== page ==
You may remember the article I wrote about Babylon Bee having had enough of Snope’s “fact checking” partisanship. In case you missed it, the Christian- and conservative-leaning satire site has been faced with blatantly biased and inappropriately accusatory “fact checking” from Snopes. So they lawyered up and let Snopes know.
Snopes decided not to take it sitting down, and published a report about how satire is understood by readers.
The truth is, understanding online political satire isn’t easy. Many satirical websites mimic the tone and appearance of news sites. You have to be familiar with the political issue being satirized. You have to understand what normal political rhetoric looks like, and you have to recognize exaggeration. Otherwise, it’s pretty easy to mistake a satirical message for a literal one.
Not to be ableist, or whatever, but it is easy if you have half a functioning brain. If you read a headline from the Babylon Bee or the Onion and think it’s real, you deserve to be made fun of a little.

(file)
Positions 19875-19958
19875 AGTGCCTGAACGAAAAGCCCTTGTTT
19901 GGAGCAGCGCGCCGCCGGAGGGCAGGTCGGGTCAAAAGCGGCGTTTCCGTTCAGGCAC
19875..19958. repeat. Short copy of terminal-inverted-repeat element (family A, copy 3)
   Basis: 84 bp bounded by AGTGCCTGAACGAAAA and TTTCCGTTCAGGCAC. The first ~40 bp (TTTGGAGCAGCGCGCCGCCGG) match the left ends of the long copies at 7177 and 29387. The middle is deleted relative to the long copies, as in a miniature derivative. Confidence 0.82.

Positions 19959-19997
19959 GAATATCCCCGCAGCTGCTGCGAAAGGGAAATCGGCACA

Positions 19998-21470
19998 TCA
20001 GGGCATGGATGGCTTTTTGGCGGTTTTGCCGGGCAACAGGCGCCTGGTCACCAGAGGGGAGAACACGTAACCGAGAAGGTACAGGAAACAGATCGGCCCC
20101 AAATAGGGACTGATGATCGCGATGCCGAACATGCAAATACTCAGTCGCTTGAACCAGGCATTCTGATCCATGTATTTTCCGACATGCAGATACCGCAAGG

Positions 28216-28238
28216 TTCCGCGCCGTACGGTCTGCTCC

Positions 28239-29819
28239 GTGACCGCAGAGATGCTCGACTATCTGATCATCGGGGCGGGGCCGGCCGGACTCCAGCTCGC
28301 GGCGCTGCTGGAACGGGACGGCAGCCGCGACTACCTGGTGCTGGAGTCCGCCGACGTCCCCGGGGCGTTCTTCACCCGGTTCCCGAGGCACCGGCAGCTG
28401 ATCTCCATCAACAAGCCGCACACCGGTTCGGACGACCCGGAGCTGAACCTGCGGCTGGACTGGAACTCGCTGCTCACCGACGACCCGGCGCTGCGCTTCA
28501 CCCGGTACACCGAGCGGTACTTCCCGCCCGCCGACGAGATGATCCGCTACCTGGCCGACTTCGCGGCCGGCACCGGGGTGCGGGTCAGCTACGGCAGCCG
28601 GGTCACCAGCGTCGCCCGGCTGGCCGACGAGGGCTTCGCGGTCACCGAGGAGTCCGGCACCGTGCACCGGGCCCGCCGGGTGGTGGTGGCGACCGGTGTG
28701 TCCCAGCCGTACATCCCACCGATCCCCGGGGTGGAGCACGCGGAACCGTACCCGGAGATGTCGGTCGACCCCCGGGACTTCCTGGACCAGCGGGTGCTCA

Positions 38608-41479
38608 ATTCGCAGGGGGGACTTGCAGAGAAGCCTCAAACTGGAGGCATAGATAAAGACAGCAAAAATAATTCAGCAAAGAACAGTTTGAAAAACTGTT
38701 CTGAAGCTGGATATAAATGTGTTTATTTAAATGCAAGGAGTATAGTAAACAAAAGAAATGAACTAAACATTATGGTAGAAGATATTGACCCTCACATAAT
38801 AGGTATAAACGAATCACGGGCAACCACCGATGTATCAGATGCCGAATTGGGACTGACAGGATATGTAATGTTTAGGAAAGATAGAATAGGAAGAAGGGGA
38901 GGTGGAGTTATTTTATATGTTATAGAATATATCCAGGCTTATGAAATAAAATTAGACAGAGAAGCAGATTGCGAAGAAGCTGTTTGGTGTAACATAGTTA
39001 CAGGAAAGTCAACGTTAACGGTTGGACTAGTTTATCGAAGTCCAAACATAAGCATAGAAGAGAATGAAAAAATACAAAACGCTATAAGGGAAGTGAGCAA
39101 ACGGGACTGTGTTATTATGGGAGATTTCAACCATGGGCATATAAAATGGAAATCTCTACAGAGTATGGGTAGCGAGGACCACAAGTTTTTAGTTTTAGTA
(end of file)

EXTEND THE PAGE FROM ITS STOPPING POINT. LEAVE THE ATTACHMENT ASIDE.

But Snopes has a graph, so you know it’s real science™. But. . . there’s a problem (obviously).
— Paul Bois (@PaulBois39) August 16, 2019
Did Snopes NOT just say that you have to know what to look for with satire? And then completely remove the context, exaggeration, jargon, and phrasing that helps us recognize satire for what it is??? Give me a break.
Paul Bois said it best: “Snopes [justified] its attack on the Bee by suggesting that Republicans are too stupid to know the difference between fake news and satire.”
Of course, reactions to this weird vendetta that Snopes has against the Bee were as hilarious as you’d expect. My personal favorite was collective COTR crush Dan Crenshaw’s, who tweeted:
— Dan Crenshaw (@DanCrenshawTX) August 16, 2019
But, in true form, Babylon Bee said it best.
Snopes Rates Babylon Bee World's Most Accurate News Sourcehttps://t.co/LbnWL0pYfX
— The Babylon Bee (@TheBabylonBee) August 16, 2019